I ran a workshop for my students recently to help them begin to establish their own home yoga practice. When helping them think about categorising the poses they knew so that they could define a simple sequence, I asked them to consider what their favourite pose was. Perhaps they could use that as the lynch-pin for their sequence? If you want to learn to cook, you think about what food you like to eat; if you want to practise yoga independently it too has to be attractive to you.
One of the students commented afterwards that they’d never thought of this question before. I admitted I hadn’t until I did teacher training. I well remember being asked to name my favourite and least favourite pose. Least favourite was easy: Tadāsana! But favourite? I didn’t have one! I didn’t really enjoy any of the poses. They were all just foreign shapes that felt more or less uncomfortable, foolish, dangerous, whatever…
Now just recently I feel a distinct change in my experience of asana practice overall. It begins to feel familiar and welcome. I realise I do have shapes that I am drawn to, there are poses and transitions that arise readily through my practice where I find joy in the physical movements, exploring where my body is in space, how to find balance, exploring some stretch to deepen the posture. There are even a bunch of more challenging poses that I’m working towards, and I’m enjoying figuring out the actions required and how to prepare my mind and body for such tricky explorations. I’m currently most drawn to standing poses and hand balances. Stuff that makes me feel strong. Transitions between poses surprise me with where I end up, or leave me giggling on the floor when it goes wrong and I fall over!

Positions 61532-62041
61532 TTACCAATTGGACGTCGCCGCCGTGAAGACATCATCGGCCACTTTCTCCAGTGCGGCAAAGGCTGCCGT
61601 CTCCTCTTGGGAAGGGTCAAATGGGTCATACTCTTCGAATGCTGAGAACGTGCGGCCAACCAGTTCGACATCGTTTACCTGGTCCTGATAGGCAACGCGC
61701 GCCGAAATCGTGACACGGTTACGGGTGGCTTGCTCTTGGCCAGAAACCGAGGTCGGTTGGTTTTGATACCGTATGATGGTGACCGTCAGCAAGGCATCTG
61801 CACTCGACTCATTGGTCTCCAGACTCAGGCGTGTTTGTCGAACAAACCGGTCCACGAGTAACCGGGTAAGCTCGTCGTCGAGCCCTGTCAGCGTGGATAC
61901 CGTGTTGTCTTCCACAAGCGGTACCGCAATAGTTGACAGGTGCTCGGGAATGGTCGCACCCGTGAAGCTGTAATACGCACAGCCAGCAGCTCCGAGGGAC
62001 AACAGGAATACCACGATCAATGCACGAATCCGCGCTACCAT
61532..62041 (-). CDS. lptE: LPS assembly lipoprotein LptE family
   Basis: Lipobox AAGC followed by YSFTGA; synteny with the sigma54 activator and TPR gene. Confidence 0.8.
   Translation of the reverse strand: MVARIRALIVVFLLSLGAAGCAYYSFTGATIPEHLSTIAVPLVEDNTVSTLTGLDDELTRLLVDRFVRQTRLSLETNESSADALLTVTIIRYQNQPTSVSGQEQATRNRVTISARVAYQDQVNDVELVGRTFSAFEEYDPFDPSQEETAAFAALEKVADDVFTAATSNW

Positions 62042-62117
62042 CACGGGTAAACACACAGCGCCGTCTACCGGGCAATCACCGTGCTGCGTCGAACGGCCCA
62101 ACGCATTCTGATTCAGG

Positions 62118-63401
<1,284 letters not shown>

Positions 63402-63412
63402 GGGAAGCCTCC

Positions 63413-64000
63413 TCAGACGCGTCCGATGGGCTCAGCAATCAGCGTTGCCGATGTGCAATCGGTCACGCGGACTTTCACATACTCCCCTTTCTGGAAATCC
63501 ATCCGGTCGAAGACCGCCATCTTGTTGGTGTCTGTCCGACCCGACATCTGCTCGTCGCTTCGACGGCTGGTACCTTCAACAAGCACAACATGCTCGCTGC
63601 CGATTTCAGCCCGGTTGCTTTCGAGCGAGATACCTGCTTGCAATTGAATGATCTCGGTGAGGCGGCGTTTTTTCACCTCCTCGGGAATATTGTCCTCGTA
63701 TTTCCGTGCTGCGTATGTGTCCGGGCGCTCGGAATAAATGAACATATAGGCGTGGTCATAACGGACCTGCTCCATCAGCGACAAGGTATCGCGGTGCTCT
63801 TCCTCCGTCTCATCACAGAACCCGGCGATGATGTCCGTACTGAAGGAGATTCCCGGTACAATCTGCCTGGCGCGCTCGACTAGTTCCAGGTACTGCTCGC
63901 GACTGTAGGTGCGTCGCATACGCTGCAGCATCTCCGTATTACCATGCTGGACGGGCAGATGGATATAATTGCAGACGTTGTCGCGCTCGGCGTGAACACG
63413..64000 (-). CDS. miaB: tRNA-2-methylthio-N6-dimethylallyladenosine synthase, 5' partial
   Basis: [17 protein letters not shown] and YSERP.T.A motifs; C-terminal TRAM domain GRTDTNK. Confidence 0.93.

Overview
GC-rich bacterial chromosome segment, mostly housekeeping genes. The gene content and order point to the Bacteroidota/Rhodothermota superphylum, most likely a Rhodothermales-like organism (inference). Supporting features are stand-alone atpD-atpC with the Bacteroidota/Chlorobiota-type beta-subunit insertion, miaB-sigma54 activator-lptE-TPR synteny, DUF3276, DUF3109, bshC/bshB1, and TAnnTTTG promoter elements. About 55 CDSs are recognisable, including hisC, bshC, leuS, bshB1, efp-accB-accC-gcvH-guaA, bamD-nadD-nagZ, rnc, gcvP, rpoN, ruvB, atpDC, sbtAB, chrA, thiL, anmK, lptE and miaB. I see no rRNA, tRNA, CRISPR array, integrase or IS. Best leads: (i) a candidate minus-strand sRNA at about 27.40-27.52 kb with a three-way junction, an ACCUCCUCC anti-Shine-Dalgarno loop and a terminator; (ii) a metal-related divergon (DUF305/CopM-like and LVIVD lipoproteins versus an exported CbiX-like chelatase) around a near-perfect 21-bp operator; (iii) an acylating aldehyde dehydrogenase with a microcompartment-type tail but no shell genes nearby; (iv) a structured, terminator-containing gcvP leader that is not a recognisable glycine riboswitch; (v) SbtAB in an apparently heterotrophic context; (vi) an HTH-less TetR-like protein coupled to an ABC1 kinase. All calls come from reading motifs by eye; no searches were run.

My body no longer feels so tight and stuck. It’s as though I’m some dehydrated substance to which you add water and stir — and bingo, some magical alchemy reveals something palatable from unpromising ingredients. My body feels as though it’s made from a different material now. I’m reminded of learning the word ‘thixotropic’ in school chemistry lessons — the property where a substance is naturally thick and viscous but when you shake it it becomes looser and more fluid.
Is this what Rolfing does? Or is this just a stage the body arrives at when you’ve been doing yoga a while? Have I changed something about the way I practise that means I’m exploring range of motion more actively? Whatever it is, I’m quite liking this feeling and how my body is working, so I hope it remains a while. Now I begin to see why āsana practice is so attractive, seductive even. Just as well I’m booked onto a little meditation course this month — it’ll give me something else to concentrate on and work at and balance out my yoga focus! And hopefully I’ll be able to sit comfortably for a couple of hours after all that stretching out 🙂